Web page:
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China’s premier promises more jobs to support recovery

BEIJING (AP) – China’s government hopes to generate as many as 13 million new jobs this year to help reverse a painful economic slowdown, the country’s number two leader said yesterday.

Premier Li Keqiang promised “pro-job policies” including tax and fee cuts totaling CNY2.5 trillion (USD400 billion) for businesses, especially small entrepreneurs.

Job losses spiked after economic growth slid to four per cent over a year earlier in the final quarter of 2021, down from the full year’s 8.1 per cent expansion. That followed a plunge in construction after Beijing tightened controls on debt in its vast real estate industry, adding to strains from the coronavirus pandemic and weak export demand.

China has been hit this month by higher energy costs after Russia’s attack on Ukraine caused global oil prices to soar.

“China aims to create 11 million – or preferably 13 million – urban jobs in 2022,” Li said at a news conference after the closing of the annual meeting of China’s legislature.

Li also confirmed he will step down when his second five-year term ends next year. That is in line with ruling party tradition since the 1990s of having the leadership hand over power to a younger generation once a decade. “This is the final year I will be premier,” Li said.

Li called on Washington to repeal tariffs hikes on Chinese goods imposed in a fight with Beijing over its technology ambitions but gave no indication of possible concessions or other initiatives to resolve the conflict.

Chinese Premier Li Keqiang. PHOTO: AP

Trade envoys of the two governments have yet to meet since President Joe Biden took office in January 2021. They have talked by phone but announced no plans for face-to-face talks or changes in their official stances.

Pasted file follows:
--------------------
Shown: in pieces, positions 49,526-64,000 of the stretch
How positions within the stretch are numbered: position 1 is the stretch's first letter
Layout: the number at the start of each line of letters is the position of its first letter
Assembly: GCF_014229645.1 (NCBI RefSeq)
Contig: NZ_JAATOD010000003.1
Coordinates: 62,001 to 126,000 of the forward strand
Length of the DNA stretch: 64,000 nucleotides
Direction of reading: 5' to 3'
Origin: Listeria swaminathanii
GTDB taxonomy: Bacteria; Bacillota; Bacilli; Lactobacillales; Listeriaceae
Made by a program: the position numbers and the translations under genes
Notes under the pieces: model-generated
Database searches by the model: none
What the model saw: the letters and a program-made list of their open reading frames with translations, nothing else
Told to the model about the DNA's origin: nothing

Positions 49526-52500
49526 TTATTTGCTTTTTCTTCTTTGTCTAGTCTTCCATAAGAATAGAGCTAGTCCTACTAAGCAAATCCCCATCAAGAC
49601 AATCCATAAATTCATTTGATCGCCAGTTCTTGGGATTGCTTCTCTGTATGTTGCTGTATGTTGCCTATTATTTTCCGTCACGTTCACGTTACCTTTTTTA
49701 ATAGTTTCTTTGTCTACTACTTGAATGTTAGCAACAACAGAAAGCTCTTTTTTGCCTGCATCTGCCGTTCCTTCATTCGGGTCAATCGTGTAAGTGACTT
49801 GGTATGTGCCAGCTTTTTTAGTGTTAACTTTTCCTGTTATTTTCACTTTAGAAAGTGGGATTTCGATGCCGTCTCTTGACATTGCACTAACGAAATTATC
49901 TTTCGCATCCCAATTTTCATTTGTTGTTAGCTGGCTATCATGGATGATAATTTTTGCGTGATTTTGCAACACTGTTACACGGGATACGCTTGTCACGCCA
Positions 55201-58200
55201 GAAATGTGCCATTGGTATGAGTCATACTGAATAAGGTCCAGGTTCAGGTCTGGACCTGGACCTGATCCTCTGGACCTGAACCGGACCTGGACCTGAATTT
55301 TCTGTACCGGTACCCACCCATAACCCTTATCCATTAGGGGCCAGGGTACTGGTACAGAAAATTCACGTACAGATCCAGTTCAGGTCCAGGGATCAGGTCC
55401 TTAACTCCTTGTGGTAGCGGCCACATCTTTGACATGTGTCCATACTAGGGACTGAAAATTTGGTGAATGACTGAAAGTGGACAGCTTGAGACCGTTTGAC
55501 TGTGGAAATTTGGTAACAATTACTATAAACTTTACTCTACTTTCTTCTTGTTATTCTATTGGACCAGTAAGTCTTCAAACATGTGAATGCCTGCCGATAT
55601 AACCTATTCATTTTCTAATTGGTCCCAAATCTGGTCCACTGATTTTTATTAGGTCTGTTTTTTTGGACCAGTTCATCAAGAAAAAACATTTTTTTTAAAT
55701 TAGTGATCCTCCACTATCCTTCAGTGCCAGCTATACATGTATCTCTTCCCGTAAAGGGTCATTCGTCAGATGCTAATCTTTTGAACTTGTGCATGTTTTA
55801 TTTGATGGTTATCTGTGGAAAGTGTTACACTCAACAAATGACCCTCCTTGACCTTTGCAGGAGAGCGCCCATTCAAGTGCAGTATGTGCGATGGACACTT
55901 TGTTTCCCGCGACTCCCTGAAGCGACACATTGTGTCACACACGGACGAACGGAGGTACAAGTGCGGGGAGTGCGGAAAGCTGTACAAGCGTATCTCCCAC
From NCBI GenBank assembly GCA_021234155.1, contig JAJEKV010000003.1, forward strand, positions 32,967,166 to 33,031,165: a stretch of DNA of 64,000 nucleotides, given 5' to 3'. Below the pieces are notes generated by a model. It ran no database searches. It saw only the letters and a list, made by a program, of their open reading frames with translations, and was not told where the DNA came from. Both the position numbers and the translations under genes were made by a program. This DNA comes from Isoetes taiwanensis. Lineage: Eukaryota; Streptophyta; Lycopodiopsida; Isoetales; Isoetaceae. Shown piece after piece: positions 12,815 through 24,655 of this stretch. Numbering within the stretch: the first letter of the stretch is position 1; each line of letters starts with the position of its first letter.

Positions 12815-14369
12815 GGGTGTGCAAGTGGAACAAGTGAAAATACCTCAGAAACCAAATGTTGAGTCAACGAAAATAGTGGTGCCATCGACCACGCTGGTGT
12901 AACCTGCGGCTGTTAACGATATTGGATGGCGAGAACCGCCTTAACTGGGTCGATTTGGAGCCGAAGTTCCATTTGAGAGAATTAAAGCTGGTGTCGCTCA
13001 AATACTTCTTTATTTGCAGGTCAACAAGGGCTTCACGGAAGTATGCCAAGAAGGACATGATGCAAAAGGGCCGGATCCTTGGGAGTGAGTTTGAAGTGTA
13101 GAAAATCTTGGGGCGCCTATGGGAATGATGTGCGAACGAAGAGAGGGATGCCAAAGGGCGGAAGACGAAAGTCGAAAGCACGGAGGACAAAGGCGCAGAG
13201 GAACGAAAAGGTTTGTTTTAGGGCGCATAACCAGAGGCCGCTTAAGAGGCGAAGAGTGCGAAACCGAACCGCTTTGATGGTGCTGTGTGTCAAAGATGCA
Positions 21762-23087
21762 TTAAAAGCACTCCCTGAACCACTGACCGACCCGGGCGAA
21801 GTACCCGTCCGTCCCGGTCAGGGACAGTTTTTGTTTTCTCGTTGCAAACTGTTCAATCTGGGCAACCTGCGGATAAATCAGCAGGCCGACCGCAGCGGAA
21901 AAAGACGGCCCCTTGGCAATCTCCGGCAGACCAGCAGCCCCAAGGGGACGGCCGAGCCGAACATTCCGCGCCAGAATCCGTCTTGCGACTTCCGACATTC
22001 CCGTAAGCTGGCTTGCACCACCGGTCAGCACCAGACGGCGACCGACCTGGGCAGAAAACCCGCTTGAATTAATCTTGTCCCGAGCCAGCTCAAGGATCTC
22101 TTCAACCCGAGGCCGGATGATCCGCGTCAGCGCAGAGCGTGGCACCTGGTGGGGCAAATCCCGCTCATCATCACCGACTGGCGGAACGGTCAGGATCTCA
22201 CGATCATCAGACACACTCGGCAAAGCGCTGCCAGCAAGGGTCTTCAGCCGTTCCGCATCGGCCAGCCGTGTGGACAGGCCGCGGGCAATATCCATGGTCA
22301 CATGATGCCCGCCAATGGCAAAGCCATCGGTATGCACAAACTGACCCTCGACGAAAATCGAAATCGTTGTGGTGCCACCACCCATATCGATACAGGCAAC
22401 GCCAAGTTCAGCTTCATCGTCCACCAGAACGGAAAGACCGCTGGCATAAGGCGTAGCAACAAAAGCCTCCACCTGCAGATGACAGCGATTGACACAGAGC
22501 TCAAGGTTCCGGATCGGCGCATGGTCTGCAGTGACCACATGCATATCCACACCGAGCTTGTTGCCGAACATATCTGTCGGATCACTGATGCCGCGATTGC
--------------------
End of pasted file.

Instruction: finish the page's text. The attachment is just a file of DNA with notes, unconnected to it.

Li said Chinese business leaders he talked with support tax cuts as the quickest way to generate jobs instead of government-led investment or handing out vouchers to households to boost consumer spending.

“We need to rely on market-oriented avenues and means to resolve issues related to employment,” Li said. Economic growth tumbled last year after Beijing tightened control on surging debt in the real estate industry, which Chinese leaders said is dangerously high. That triggered a slump in housing sales and construction, important economic engines.

Forecasters expect activity to weaken further before rebounding in mid-year. That is due in part to Beijing’s desire to rely on its traditional tool of encouraging real estate investment, which might push up debt and housing costs.

The ruling party earlier announced an annual economic growth target of 5.5 per cent. That was the weakest goal since the 1990s and would be a marked decline from last year’s 8.1-per-cent growth.

Economists said achieving even that modest target will require additional government stimulus. Li earlier announced plans to inject money into the economy through higher spending on public works but said Beijing wants to restrain its budget deficit.

Li warned global conditions are “very challenging” after saying earlier that hitting Beijing’s growth target will require “arduous efforts”.

The week-long meeting of the 3,000-plus members of the National People’s Congress took place against a backdrop of Russia’s war on Ukraine and the COVID-19 surge.

This week, China has seen the number of domestic COVID-19 cases shoot to highs that are small compared to much of the world but have been unseen in China since the original outbreak two years ago. Yesterday, 397 cases of local transmission were reported nationwide.


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